Hans Adolf Krebs Biography
(British Biologist Who was a Pioneer Scientist in the Study of Cellular Perspiration)
Birthday: August 25, 1900 (Virgo)
Born In: Hildesheim, Germany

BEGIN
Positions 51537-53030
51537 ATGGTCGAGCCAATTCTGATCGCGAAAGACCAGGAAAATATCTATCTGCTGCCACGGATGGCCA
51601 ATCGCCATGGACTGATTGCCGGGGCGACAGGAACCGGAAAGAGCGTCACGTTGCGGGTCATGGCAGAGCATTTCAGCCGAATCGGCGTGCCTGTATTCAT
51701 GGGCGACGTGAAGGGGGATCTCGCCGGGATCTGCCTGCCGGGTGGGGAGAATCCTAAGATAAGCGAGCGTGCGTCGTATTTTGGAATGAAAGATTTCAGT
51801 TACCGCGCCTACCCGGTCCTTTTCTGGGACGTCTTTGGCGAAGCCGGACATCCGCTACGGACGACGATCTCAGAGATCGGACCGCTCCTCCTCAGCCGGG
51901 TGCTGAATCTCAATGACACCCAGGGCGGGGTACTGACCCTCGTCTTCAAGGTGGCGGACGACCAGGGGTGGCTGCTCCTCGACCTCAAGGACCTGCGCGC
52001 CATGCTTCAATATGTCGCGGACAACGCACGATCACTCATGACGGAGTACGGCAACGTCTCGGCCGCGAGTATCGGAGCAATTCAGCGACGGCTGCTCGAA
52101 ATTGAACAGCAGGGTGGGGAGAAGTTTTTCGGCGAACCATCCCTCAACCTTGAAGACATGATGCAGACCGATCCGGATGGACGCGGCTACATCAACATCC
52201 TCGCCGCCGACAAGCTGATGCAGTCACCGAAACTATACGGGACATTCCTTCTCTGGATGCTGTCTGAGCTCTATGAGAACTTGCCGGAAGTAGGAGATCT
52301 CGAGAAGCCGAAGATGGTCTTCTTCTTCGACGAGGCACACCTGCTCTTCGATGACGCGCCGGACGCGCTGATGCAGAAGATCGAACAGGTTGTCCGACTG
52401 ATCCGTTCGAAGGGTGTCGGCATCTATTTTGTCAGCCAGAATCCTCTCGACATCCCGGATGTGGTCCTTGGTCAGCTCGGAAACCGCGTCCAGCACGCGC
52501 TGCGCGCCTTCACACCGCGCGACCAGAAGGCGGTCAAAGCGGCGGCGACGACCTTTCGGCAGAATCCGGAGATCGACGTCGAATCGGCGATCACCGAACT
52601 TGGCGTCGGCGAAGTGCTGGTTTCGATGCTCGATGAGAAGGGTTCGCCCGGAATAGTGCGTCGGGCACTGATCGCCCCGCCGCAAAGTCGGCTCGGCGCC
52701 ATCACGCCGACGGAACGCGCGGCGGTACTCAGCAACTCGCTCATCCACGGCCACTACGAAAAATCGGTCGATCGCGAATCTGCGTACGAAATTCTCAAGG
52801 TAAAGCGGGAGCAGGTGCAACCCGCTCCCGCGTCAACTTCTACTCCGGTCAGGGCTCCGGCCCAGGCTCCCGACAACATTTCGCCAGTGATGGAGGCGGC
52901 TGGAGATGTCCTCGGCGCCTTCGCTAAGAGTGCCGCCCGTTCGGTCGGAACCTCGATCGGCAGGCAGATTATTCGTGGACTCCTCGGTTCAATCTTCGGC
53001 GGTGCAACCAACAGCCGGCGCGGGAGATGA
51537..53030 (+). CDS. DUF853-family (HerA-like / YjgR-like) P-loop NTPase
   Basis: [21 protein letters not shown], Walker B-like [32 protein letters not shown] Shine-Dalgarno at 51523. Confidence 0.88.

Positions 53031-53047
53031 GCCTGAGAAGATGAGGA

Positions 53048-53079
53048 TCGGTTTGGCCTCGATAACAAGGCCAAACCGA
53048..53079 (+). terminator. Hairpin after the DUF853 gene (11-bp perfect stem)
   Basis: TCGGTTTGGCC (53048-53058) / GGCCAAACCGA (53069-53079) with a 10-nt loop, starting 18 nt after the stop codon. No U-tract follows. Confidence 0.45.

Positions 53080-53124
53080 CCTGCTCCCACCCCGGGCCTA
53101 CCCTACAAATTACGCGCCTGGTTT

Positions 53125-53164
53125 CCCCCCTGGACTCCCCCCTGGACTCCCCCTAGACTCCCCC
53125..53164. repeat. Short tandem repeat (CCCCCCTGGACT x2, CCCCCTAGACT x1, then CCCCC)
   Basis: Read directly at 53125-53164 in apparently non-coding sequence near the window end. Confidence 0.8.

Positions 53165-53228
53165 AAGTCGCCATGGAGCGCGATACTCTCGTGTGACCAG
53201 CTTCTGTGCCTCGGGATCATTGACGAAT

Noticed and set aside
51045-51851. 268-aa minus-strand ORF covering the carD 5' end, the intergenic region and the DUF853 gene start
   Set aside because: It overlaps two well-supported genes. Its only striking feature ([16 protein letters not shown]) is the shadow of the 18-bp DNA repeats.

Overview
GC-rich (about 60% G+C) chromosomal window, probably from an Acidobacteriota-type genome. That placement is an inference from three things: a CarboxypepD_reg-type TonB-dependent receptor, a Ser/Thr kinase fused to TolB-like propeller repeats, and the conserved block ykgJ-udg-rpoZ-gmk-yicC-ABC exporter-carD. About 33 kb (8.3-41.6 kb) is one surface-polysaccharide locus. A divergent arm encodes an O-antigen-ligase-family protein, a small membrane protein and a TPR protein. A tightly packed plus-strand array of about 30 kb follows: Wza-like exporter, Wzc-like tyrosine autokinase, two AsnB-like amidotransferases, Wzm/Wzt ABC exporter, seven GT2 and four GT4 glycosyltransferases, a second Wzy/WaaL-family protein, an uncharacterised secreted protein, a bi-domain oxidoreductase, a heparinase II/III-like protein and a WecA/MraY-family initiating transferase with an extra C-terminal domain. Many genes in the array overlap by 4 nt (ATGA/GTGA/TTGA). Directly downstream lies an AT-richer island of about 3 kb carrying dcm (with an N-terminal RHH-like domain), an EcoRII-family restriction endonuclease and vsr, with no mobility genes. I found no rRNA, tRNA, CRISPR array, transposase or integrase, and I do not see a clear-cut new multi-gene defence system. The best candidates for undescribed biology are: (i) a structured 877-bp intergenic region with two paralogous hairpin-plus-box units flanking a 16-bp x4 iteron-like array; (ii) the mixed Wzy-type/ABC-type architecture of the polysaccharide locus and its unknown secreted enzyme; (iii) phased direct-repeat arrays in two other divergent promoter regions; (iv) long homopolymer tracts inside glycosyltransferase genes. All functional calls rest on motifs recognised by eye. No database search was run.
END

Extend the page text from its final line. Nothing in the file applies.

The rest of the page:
Hans Adolf Krebs was a German-born British physician and biochemist who made significant contribution in the study of cellular respiration, a biochemical pathway in cells for production of energy. In his more than five decades of career, Krebs successfully discovered two important chemical reactions in the body, the urea cycle and the citric acid cycle. While for the first he collaborated with Henseleit, for the second he carried on his belief of detecting oxygen consumption and identifying chemical reaction in glucose metabolism using manometer. Together with Hans Kornberg, Krebs discovered the glyoxylate cycle, which was a slight variation of the citric acid cycle found in plants, bacteria, protists, and fungi. It was Fritz Lipmann’s discovery of acetyl CoA that helped specified the details of the crucial synthetic step in the cycle. As a result, the duo was bestowed with the Nobel Prize in Physiology or Medicine in 1953. Apart from scientific career, Krebs held important academic posts. He was appointed as Demonstrator in biochemistry at the University of Sheffield in 1934. In 1935, he was promoted to the post of Lecturer in Pharmacology. In 1938 when University of Sheffield opened a Department of Biochemistry, he served as its first Head, and eventually Professor in 1945.